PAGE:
PSX jumps past 45,000 mark after Pakistan receive $2b from S Arabia

KARACHI: Stocks at the Pakistan Stock Exchange (PSX) Tuesday soared jumping past the 45,000 mark for the first time in 14 months after the cash-strapped nation received $2 billion from Saudi Arabia.

The market rallied, adding over 500 points to the benchmark KSE-100 index during the intraday trade. At around 12:24pm, the index gained 555.18 points or 1.24% to jump to 45,140.30 points, up from the previous close of 44,585.12 points.

Fitch credit rating agency also Monday upgraded Pakistan’s long-term foreign currency issuer default rating to CCC from CCC-, a positive sign for a country reeling under its worst economic crisis.

“Market optimism has been reinforced by the news of Saudi money, Fitch credit rating upgrade, and lack of any hindrance in the IMF talks with the political parties last weekend,” capital market expert Saad Ali told media.

The analyst also anticipated that the market would witness a rise in points throughout the week.

In a statement, the rating agency said the upgrade reflected the country’s improved external liquidity and funding conditions following a staff-level agreement with the International Monetary Fund (IMF), but warned that the fiscal deficit still remained wide.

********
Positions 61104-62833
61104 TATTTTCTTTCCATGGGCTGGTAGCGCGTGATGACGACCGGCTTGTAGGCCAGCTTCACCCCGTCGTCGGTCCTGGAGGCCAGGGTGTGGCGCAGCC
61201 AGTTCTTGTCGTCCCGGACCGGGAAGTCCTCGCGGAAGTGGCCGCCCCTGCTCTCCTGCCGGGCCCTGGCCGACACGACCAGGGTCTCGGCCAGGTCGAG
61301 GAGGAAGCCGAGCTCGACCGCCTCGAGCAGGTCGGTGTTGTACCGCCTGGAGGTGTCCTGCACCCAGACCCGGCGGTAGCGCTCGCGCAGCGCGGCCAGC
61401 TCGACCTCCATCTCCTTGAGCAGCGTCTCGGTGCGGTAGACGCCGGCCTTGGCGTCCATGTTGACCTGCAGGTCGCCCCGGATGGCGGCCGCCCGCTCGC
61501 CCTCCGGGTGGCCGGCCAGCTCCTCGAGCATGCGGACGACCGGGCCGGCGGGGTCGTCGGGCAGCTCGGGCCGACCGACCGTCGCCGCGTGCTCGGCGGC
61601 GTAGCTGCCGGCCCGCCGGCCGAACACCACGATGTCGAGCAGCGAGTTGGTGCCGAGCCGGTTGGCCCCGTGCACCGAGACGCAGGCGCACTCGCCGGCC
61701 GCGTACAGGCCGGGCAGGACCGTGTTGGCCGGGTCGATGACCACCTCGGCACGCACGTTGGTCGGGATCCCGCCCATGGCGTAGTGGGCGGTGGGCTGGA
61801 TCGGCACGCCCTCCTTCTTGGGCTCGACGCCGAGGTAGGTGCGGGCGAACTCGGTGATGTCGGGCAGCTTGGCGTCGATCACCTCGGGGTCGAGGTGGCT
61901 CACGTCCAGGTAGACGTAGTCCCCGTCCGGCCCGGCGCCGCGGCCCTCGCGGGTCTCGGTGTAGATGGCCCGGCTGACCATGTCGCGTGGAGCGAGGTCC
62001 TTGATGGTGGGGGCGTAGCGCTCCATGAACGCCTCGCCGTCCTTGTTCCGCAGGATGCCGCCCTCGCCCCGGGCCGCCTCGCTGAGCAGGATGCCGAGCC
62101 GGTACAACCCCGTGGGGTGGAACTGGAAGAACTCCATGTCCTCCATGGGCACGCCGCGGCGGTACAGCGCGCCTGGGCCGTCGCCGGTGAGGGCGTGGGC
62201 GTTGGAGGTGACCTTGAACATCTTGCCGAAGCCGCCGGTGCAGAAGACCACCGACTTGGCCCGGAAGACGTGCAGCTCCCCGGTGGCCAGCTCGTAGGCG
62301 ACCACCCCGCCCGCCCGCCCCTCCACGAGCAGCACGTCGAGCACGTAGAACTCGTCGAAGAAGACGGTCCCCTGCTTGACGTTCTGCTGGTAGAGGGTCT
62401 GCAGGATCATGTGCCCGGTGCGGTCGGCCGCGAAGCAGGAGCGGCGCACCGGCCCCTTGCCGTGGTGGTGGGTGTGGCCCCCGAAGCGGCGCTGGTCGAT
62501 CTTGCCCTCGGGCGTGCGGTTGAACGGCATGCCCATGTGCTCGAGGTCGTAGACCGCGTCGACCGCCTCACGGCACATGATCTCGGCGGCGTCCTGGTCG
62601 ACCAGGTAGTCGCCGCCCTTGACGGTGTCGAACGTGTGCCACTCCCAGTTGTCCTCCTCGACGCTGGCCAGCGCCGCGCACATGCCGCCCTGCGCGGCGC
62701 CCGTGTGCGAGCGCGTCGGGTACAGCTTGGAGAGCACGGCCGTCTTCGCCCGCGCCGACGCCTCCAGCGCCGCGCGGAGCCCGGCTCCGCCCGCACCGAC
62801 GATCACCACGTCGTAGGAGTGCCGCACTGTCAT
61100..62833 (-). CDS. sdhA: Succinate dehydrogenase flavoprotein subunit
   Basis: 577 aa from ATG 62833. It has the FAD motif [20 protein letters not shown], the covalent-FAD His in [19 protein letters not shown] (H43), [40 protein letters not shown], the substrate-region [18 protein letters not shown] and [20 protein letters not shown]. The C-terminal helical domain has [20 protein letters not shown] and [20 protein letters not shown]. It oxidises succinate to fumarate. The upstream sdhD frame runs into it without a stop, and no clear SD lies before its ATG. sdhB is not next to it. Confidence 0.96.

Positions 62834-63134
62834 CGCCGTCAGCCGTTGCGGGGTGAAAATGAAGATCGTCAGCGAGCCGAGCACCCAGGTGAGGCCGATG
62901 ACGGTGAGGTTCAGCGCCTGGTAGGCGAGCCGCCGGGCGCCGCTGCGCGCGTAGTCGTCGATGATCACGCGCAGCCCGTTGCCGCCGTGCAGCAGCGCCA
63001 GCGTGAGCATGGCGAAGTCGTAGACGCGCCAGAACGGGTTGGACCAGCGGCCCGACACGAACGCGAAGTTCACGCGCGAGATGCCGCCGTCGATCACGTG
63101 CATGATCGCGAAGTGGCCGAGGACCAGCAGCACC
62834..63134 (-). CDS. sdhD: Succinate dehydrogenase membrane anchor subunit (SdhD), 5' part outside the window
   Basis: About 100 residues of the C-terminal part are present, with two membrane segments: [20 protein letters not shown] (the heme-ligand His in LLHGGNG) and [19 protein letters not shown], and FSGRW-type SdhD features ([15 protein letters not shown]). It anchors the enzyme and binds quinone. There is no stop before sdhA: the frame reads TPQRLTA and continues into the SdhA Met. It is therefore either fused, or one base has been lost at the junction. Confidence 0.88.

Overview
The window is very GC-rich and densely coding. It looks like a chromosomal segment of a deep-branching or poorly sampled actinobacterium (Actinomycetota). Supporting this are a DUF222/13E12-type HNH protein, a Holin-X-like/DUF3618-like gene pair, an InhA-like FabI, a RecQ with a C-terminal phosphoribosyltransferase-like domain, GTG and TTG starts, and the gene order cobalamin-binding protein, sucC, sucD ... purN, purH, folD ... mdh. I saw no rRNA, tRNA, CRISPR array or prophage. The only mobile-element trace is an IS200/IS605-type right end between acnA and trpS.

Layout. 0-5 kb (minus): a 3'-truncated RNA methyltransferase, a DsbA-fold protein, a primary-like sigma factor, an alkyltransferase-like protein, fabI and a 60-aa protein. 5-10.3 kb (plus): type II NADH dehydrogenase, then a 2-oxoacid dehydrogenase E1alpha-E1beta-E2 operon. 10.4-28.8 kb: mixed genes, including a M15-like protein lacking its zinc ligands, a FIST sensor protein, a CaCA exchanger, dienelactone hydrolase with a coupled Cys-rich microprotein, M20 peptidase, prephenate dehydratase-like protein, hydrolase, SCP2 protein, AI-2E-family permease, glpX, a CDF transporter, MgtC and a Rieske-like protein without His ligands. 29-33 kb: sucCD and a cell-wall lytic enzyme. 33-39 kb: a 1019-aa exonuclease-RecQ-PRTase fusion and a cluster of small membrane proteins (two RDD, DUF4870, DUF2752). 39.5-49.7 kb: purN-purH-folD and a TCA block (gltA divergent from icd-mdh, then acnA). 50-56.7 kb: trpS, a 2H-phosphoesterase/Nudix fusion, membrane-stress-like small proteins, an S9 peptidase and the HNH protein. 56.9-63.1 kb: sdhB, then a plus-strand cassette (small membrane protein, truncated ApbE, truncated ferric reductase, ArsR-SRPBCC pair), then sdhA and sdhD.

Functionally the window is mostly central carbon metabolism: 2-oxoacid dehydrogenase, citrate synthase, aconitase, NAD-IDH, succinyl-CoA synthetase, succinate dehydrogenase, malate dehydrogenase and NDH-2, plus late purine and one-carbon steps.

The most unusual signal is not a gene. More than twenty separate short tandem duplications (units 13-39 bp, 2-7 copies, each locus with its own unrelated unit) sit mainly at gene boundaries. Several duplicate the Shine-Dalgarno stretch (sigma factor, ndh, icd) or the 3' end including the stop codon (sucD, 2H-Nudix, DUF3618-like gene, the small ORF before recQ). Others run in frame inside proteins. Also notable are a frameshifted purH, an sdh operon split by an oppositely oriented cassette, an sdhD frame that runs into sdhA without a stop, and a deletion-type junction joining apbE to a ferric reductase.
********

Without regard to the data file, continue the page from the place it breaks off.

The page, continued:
The Saudi inflows came after Islamabad signed the short-term IMF deal on June 30 under a standby arrangement that will disburse $3 billion over a nine-month period, subject to approval by the IMF’s board, which is meeting on July 12.

Multilateral and bilateral funds were a major obstacle in the way of Pakistan’s deal with the IMF — which remained stalled for more than nine months and expired.

The SBA has now provided the nation with a breathing space, avoiding a sovereign default, and helped the government streamline fiscal policies.

Speaking to a news channel, Arif Habib Limited’s Head of Research Tahir Abbas said the market sentiment has been generally positive since the IMF deal, but today’s uptick can be attributed to the Saudi inflows.

“Tomorrow, the IMF board meeting will take place; Pakistan can receive up to $1.2 billion from the IMF; the market’s sentiment will remain positive in the coming days,” he said.

With sky-high inflation and foreign exchange reserves barely enough for a month of controlled imports, analysts say Pakistan’s economic crisis could have spiralled into a debt default in the absence of the IMF bailout.

With the IMF deal in place, Pakistan can now unlock other external financing.


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